James has been given credit for his "anxiety" on behalf of the poor in this affair. He showed his anxiety by desiring the Commission to "take care" that the poor received no injury from the encroachments of the rich, and we may perhaps assume that these new enclosures were not replaced; but "the poor" had been hanged freely for pulling them down. At this time James was alternating the new delight of hunting in a safety saddle and padded garments with lying in bed and desiring his Council to take "the charge and burden of affairs, and not let him be interrupted nor troubled with too much business," for he would sooner go back to Scotland than be for ever chained to the Council table.

During the reign of James I., as during that of his son. Parliament was too much taken up with fighting the royal prerogative to have time for thinking of the condition of the poor. One great struggle was over the intolerable grievance of Purveyance (the taking of provisions for the royal household at the price the purveyors chose to give); another was to get rid of the Court of Wards. The Commons offered £100,000 a year if purveyance might be abolished and all the Crown tenures turned into free common soccage—which meant that the Crown lands would be let at money-rents, and that fines, wardships, custody of lands, primer seizin, and all the other "incidents" of tenure in capite, would be done away. James demanded £300,000—then came down to £200,000. It was, " Take it or be dissolved." The Commons hesitated—they distrusted the King's promises, they were appalled at his monstrous extravagance, and they did not know how they were to raise the £200,000 a year. So they were dissolved; the "Great Contract" fell through and the old oppressive feudal charges remained, to be swept away in a fiercer struggle.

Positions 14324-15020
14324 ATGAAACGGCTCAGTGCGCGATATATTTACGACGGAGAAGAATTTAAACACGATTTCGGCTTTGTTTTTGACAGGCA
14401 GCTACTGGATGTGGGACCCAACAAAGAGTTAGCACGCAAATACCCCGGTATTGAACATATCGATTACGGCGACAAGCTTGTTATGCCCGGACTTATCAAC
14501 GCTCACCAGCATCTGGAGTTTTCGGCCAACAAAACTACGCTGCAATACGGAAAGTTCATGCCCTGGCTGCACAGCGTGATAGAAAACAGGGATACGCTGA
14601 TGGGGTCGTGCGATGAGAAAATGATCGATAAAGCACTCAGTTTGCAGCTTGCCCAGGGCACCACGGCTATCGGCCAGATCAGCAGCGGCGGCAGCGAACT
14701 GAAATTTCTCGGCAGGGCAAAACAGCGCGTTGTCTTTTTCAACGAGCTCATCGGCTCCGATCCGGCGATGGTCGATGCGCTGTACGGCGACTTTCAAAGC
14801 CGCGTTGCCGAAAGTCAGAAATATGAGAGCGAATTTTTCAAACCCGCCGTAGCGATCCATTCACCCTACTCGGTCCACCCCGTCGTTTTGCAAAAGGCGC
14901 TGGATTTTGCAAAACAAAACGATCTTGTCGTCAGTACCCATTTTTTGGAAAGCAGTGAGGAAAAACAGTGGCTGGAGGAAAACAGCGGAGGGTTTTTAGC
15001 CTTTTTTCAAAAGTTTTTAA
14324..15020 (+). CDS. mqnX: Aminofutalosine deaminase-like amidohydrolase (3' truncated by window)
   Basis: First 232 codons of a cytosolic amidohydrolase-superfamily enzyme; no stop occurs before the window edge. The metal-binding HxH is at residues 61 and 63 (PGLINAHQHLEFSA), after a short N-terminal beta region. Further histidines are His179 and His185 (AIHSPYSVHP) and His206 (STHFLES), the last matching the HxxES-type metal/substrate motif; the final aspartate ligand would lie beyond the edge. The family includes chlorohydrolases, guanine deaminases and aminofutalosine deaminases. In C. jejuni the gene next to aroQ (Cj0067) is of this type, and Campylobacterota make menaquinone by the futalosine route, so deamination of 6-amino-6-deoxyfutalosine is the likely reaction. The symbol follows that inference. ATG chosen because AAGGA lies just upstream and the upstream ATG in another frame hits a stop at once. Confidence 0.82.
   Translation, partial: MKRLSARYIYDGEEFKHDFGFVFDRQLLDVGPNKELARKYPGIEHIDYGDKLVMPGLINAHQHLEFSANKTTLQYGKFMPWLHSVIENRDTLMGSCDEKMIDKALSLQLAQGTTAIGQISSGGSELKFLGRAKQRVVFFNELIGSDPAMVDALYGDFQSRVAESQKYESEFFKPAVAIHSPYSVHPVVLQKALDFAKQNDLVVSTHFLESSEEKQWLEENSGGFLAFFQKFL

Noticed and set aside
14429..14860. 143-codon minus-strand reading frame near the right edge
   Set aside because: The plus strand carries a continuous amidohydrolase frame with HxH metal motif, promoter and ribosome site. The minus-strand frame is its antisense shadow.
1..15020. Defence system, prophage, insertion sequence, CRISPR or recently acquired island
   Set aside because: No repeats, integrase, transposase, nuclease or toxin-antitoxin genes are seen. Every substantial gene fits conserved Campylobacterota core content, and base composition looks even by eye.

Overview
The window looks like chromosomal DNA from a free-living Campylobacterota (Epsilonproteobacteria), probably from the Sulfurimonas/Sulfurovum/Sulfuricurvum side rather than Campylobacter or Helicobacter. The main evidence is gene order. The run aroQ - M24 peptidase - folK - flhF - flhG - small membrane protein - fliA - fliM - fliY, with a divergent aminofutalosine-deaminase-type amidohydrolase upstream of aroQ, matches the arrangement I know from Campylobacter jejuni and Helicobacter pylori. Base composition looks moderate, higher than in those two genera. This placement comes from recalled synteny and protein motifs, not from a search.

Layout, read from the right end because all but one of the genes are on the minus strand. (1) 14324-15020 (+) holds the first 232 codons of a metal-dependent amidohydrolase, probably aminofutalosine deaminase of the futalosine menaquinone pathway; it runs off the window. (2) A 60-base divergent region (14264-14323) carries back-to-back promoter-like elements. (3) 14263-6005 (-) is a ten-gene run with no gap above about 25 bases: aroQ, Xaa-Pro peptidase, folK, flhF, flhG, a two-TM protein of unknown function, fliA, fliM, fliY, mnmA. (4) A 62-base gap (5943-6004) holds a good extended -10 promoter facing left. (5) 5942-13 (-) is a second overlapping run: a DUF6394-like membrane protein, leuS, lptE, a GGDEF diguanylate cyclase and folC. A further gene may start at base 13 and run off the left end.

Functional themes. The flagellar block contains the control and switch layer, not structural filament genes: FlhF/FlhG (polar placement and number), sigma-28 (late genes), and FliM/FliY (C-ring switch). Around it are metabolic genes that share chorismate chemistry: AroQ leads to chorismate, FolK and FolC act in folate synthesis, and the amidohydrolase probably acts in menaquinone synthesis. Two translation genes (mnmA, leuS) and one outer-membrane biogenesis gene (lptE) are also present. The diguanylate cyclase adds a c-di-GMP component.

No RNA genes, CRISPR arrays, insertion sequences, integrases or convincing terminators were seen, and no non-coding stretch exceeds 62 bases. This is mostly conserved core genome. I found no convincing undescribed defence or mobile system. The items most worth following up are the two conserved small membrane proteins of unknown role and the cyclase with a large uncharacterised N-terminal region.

Primer seizin—or "first possession"—was only incident to the King's tenants in capite, and not to those who held of inferior lords. It was the right of the King to one whole year's profit of the lands of an heir, if of full age, and in immediate possession, or half-a-year's if the lands were in reversion. "Wardship" was the right to the custody of the heir, till the age of twenty-one for males, and sixteen for females. A girl was supposed capable of marriage at fourteen, and then her husband might perform the service. But if she were under fourteen, "and the lord once had her in ward," he could keep her till she was sixteen, by the First Statute of Westminster, "the two additional years being given for no other reason, but merely to benefit the lord." It was said that the original pretext for "premier seizin" was that the superior might prevent intruders taking possession; and in unsettled times an orphan girl needed a guardian. But both customs had degenerated into mere abuses, wardship perhaps most of all.